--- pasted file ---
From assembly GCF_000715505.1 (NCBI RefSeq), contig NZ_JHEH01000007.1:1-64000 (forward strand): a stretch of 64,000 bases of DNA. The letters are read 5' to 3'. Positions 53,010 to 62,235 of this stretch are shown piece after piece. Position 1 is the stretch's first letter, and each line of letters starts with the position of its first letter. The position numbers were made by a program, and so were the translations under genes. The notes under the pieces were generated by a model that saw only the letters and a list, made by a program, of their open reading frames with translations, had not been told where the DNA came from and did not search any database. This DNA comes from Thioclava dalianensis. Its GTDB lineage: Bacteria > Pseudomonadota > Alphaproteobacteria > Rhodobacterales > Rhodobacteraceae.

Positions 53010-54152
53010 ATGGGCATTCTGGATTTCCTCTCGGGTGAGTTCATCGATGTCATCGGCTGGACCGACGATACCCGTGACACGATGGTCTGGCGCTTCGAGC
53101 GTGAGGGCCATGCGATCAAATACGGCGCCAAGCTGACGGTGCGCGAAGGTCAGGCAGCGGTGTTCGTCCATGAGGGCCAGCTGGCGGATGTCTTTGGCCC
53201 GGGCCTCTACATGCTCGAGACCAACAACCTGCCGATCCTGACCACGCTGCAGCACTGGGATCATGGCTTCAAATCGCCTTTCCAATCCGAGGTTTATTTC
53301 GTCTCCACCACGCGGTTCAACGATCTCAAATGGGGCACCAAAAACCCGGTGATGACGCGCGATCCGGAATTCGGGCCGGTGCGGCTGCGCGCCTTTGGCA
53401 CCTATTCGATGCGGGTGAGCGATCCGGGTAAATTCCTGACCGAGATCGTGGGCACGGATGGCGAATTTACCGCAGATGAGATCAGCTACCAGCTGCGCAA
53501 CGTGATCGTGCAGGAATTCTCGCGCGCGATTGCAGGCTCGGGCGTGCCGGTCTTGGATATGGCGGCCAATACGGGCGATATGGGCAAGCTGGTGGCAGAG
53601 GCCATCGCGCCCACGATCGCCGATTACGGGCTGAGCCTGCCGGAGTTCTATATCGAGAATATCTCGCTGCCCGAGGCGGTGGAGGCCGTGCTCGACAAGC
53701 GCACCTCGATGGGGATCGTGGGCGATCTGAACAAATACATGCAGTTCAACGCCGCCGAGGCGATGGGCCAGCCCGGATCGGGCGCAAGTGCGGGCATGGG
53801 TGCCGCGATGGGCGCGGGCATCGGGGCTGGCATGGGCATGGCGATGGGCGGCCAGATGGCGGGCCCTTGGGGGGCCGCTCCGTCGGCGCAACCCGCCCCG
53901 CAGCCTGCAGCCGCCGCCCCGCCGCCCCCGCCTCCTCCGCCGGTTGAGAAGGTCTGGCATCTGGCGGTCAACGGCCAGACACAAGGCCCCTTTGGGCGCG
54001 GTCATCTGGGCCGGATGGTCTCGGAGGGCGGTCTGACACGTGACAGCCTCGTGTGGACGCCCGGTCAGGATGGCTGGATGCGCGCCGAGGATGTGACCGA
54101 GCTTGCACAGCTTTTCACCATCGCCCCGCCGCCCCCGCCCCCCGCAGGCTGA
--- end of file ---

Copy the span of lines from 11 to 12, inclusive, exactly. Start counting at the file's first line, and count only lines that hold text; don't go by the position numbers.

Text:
53801 TGCCGCGATGGGCGCGGGCATCGGGGCTGGCATGGGCATGGCGATGGGCGGCCAGATGGCGGGCCCTTGGGGGGCCGCTCCGTCGGCGCAACCCGCCCCG
53901 CAGCCTGCAGCCGCCGCCCCGCCGCCCCCGCCTCCTCCGCCGGTTGAGAAGGTCTGGCATCTGGCGGTCAACGGCCAGACACAAGGCCCCTTTGGGCGCG